Sunday, August 26, 2012
They are just children...
It’s an adjustment really. I haven’t lived with small children for many years. I haven’t worried about baby-proofing, potty-training and/or snacks before dinner. This has been a wakeup call.
Before I moved into this house, Nicole would call me and have only one nerve left which one of the children was always standing on. I wanted so much to be able to help her get some rest and take the kids off her hands even if just for a few minutes. I thought it would be a simple thing to just play with them while their parents took a nap. They are children – how hard could it be?
Six and two year olds have minds of their own. They may not want to play the same game you want to play. The TV may be turned on to cartoons, but that doesn’t mean they will sit like zombies and become enthralled in the program. They are, in fact, little people who have their own wants and desires. My great-grandchildren are independent little souls who march to the beat of their own drummer. When the heck did that happen?
When my children were their age, I don’t remember them being so set in their ways. I imagine that sixty years of hindsight has probably changed my personal vision of reality. I do remember being frustrated and wanting to lock them in their rooms until they were adults. As they became teenagers, I wanted to locked them in their room and just throw away the key. But, I didn’t and – lo and behold – they eventually became responsible adults. Who’d a thunk it?
Emily and Brian, my great-grands, have places to go during the day. Brian goes to DayCare and Emily usually goes to Nana’s. When school starts next week, Emily will be spending her days at school until her mother picks her up. I don’t really have them during the day and for that I’m, surprisingly, happy. That’s OK because Barkly, the dog, makes up for lack of chaos.
My day usually starts at 5:30 a.m. pouring coffee for Riley, Ryan, Nicole and me. That’s about a whole pot, so with the last cup I make a fresh pot. Then I help Nicole find shoes and other things needed to get them out the door. They all leave at once. Now it’s just me and Riley. I find something for his breakfast. Sometimes it’s as simple as cereal and other times it’s bacon and eggs or waffles. He is now situated and I can go on to other things. I straighten up the living and dining rooms, gather up the laundry and start a load of wash. Next it’s doing the dishes and coming up with a plan for dinner.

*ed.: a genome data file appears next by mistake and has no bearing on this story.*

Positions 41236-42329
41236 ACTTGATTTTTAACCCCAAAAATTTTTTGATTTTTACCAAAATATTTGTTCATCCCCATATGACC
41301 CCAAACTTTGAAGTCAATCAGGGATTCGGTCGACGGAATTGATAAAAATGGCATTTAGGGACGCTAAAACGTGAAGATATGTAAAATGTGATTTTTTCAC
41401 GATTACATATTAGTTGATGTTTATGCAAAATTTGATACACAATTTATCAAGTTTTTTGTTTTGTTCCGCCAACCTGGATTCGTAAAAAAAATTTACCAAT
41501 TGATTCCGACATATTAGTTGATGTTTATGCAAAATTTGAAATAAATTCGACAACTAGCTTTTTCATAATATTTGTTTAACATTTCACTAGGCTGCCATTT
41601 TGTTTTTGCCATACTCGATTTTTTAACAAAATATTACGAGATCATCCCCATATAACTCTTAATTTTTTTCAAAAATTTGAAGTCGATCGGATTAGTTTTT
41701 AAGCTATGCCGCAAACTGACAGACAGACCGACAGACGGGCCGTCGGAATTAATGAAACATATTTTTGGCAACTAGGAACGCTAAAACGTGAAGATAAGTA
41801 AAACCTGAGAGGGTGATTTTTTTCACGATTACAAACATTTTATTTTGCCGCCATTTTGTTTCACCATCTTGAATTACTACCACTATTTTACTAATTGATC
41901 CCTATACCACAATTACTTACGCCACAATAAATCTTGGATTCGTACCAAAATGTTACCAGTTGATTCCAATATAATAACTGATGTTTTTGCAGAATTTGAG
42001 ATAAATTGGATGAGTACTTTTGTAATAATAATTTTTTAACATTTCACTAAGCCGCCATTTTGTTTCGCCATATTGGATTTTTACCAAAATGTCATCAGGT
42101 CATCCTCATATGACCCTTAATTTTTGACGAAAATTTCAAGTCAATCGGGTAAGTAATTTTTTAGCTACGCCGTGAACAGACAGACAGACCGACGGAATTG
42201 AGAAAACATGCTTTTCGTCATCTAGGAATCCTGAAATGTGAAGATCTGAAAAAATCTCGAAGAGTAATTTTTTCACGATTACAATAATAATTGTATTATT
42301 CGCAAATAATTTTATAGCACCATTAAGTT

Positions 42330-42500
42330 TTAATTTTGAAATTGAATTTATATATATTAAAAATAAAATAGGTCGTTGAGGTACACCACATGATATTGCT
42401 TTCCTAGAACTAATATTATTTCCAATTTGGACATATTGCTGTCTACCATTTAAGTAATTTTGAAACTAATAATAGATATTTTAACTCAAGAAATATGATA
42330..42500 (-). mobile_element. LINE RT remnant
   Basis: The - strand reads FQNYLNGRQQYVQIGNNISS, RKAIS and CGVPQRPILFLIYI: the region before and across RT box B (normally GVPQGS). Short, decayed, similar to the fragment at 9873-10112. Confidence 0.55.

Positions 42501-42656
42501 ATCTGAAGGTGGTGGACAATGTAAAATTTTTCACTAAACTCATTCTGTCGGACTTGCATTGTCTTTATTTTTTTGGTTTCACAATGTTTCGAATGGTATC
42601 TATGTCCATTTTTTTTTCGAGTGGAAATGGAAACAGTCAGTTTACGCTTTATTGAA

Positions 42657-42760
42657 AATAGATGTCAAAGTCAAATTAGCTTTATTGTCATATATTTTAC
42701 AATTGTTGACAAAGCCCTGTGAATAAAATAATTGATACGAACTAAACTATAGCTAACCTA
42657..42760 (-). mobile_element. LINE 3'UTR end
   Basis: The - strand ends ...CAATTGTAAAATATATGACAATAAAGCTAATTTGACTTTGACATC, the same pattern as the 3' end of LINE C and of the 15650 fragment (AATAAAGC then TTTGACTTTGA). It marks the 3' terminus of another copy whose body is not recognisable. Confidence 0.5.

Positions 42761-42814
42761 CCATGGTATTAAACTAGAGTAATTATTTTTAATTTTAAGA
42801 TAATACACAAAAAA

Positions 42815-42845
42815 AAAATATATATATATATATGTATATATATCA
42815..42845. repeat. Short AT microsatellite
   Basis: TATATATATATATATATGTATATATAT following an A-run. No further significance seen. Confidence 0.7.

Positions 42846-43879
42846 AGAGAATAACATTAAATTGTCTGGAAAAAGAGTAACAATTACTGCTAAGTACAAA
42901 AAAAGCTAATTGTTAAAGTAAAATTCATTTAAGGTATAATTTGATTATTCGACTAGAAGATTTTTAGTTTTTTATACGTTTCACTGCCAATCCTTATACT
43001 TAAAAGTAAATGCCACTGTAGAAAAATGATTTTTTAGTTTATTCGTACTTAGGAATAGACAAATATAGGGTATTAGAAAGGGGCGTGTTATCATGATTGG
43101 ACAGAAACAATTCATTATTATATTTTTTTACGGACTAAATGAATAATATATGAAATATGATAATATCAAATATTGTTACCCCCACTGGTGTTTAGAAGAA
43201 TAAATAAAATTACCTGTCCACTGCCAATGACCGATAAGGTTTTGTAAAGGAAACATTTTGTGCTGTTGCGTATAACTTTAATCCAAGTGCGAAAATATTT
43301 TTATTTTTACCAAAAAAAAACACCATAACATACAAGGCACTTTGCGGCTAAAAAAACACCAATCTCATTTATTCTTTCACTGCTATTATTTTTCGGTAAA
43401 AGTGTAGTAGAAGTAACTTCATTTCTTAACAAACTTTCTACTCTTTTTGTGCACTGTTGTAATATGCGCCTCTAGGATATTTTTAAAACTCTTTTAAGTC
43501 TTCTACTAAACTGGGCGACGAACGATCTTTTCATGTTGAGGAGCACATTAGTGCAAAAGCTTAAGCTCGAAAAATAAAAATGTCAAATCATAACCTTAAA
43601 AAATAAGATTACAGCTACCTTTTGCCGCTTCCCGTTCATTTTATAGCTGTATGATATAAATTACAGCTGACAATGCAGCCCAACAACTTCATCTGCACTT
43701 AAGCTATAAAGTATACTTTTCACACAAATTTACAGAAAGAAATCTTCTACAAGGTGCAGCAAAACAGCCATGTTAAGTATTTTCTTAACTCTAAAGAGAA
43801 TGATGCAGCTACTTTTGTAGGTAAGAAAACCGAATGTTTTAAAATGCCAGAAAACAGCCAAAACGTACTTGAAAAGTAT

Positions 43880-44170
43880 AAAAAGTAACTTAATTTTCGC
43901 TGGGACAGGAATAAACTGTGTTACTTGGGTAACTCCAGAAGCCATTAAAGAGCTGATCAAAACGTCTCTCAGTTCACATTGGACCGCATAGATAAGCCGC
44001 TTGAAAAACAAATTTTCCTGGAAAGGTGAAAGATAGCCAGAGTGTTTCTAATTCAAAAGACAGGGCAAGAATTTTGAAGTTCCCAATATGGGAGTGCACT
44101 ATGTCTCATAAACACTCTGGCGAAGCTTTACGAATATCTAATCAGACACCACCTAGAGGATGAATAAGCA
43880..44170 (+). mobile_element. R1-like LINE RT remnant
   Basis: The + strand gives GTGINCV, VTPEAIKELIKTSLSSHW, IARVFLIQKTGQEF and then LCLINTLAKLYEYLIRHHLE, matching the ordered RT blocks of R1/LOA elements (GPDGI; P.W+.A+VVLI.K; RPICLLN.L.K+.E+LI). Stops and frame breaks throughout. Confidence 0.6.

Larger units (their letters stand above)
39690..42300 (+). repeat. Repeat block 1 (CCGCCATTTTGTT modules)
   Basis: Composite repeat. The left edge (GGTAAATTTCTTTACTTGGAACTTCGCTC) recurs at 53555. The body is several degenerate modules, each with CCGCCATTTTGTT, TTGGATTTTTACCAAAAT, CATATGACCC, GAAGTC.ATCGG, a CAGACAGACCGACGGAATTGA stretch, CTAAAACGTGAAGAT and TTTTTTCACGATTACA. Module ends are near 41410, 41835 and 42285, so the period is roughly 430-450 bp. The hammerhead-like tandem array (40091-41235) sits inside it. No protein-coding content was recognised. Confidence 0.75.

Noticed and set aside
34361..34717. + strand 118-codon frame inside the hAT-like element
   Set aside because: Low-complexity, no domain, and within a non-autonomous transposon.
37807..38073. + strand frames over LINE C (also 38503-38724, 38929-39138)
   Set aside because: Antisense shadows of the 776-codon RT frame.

I take little breaks between the tasks, but getting comfortable on the sofa is difficult because Barkley must be next to me at all times. Getting comfortable with a 55 pound dog laying on me, is not easy. Barkley is a blue-nosed pit bull that Ryan got long before he should have been taken from his mother. Ryan bottle-fed him and is afraid of his own shadow. He must have a trusted human around him, or he cries – no, he doesn’t bark or howl, he cries like an infant. He simpers and you can see in his eyes that he just wants someone to tell him he’s going to be OK. I’ve never liked pit-bulls, but this one is different than any other I’ve ever seen. Ryan and Nicole are very careful about Barkley being with the children. Barkley is never left alone with them and the children have learned not to lunge for the dog. They have been taught that Barkley needs gentleness and that’s exactly how both kids and dog behave. I’ve been extremely impressed even though Barkley’s constant following me and sitting with me is a pain in the neck.